Authors:Aline Wéry, Kim Vogelaere, Gaëlle Challet-Bouju, François-Xavier Poudat, Julie Caillon, Delphine Lever, Joël Billieux and Marie Grall-Bronnec
Background and aims
Research on sexual addiction flourished during the last decade, promoted by the development of an increased number of online sexual activities. Despite the accumulation of studies, however, evidence collected in clinical samples of treatment-seeking people remains scarce. The aim of this study was to describe the characteristics (socio-demographics, sexual habits, and comorbidities) of self-identified “sexual addicts.”
The sample was composed of 72 patients who consulted an outpatient treatment center regarding their sexual behaviors. Data were collected through a combination of structured interviewing and self-report measures.
Most patients were males (94.4%) aged 20–76 years (mean 40.3 ± 10.9). Endorsement of sexual addiction diagnosis varied from 56.9% to 95.8% depending on the criteria used. The sexual behaviors reported to have the highest degree of functional impairment were having multiple sexual partners (56%), having unprotected sexual intercourse (51.9%), and using cybersex (43.6%). Ninety percent of patients endorsed a comorbid psychiatric diagnosis, and 60.6% presented at least one paraphilia.
Results showed highly different profiles in terms of sexual preferences and behaviors, as well as comorbidities involved. These findings highlight the need to develop tailored psychotherapeutic interventions by taking into account the complexity and heterogeneity of the disorder.
Authors:Nicolas A. Bonfils, Marie Grall-Bronnec, Julie Caillon, Frédéric Limosin, Amine Benyamina, Henri-Jean Aubin and Amandine Luquiens
Background and aims
Problem gambling is characterized by high stigma and self-stigma, making relevant measurement of the burden of the disorder complex. The aim of our qualitative study was to describe health-related quality of life (HRQOL) impacted by problem gambling from the patients’ perspective.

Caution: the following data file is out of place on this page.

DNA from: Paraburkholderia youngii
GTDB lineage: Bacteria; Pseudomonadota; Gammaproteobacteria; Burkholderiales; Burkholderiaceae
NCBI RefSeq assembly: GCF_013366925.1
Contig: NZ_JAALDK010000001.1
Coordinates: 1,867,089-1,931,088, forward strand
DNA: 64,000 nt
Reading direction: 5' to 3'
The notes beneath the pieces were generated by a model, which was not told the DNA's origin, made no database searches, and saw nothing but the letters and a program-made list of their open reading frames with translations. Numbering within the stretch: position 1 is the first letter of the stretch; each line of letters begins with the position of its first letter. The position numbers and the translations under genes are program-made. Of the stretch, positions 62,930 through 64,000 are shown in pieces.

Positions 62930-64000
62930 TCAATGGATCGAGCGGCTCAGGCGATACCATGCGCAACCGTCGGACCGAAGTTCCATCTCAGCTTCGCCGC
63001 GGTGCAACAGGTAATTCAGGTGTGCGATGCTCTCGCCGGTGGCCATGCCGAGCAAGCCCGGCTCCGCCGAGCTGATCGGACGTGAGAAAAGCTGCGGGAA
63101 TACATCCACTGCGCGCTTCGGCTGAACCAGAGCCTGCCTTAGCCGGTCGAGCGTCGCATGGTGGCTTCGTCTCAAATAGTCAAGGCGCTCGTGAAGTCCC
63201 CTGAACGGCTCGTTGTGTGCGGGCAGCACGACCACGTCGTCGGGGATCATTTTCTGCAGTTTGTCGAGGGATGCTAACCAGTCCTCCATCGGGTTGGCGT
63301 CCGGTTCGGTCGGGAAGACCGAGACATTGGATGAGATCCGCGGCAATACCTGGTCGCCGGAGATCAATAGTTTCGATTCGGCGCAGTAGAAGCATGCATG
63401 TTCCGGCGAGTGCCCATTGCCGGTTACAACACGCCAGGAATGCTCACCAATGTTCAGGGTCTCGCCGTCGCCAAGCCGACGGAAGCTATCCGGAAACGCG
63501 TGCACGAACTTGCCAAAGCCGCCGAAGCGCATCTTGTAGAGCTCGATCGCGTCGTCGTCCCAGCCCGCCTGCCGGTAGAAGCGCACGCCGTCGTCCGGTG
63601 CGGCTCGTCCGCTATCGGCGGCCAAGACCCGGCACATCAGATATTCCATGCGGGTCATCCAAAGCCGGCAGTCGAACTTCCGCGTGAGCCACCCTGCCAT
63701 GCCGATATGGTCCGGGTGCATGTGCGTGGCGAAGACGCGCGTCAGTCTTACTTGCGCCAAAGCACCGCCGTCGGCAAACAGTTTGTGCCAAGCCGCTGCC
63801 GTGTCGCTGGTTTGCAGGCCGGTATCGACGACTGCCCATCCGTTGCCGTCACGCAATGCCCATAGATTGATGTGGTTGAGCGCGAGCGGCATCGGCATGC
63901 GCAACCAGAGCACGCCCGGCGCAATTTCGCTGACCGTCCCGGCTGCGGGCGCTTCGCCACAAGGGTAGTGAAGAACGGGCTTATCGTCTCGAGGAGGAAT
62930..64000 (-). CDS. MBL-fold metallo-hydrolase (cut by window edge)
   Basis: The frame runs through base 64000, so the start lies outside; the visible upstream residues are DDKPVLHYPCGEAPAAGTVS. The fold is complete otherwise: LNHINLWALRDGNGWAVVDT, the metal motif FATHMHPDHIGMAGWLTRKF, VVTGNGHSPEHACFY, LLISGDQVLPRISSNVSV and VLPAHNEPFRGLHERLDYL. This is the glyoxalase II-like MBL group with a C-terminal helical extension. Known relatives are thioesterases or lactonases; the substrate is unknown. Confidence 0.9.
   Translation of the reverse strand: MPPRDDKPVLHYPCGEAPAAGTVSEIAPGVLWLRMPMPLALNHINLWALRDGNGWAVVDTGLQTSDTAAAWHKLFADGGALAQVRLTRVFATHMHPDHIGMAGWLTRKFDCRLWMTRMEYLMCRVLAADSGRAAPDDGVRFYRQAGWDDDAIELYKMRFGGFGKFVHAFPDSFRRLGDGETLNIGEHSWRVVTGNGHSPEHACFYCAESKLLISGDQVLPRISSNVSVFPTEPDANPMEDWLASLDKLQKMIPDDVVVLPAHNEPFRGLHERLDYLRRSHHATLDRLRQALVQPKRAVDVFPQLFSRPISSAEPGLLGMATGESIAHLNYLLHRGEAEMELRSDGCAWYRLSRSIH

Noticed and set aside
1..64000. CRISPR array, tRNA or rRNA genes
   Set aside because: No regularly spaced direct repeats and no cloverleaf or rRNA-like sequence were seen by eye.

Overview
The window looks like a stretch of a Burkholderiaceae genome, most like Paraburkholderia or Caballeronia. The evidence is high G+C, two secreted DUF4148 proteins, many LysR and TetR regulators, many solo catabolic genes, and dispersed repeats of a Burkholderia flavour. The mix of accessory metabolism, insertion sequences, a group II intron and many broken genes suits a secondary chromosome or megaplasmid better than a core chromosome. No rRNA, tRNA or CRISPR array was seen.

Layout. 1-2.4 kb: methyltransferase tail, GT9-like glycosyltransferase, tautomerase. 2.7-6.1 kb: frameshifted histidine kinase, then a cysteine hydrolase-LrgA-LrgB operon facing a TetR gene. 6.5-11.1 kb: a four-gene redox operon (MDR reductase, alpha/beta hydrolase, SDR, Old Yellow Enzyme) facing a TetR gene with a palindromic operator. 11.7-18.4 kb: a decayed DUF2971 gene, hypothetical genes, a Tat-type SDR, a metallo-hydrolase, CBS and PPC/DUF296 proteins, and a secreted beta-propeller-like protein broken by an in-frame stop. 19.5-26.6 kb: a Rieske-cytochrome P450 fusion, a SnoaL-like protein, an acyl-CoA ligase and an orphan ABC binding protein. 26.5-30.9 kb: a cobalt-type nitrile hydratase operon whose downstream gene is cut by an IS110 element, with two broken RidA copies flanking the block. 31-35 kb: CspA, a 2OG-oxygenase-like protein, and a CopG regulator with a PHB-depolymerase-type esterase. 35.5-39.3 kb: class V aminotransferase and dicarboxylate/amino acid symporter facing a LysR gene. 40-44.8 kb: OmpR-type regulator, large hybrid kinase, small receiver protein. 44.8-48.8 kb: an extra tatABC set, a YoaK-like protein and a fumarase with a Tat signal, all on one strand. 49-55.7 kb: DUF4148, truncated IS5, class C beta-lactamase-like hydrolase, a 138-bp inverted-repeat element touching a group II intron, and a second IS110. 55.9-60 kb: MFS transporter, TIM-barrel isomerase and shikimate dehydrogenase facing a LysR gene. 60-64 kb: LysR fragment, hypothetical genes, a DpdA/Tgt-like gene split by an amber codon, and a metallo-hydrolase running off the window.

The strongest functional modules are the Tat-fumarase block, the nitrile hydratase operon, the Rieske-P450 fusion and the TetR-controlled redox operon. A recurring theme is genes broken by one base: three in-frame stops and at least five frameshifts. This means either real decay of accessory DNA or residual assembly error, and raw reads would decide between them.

Thematic content analysis identified three stable classes. Class 1 contained the interviewers’ speech. Class 3 was composed of the vocabulary related to gambling practice, games and gambling venues (casino, horse betting, etc.). Class 2 described the core of impact of gambling on quality of life and corresponded to 43% of the analyzed elementary context units. This analysis revealed seven key domains of impact of problem gambling: loneliness, financial pressure, relationships deterioration, feeling of incomprehension, preoccupation with gambling, negative emotions, and avoidance of helping relationships.
We identified, beyond objective damage, the subjective distress felt by problem gamblers over the course of the disorder and in the helping process, marked in particular by stigma and self-stigma. Four impacted HRQOL areas were new and gambling-specific: loneliness, feeling of incomprehension, avoidance of helping relationships, and preoccupation with gambling. These results support the relevance of developing, in a next step, a specific HRQOL scale in the context of gambling.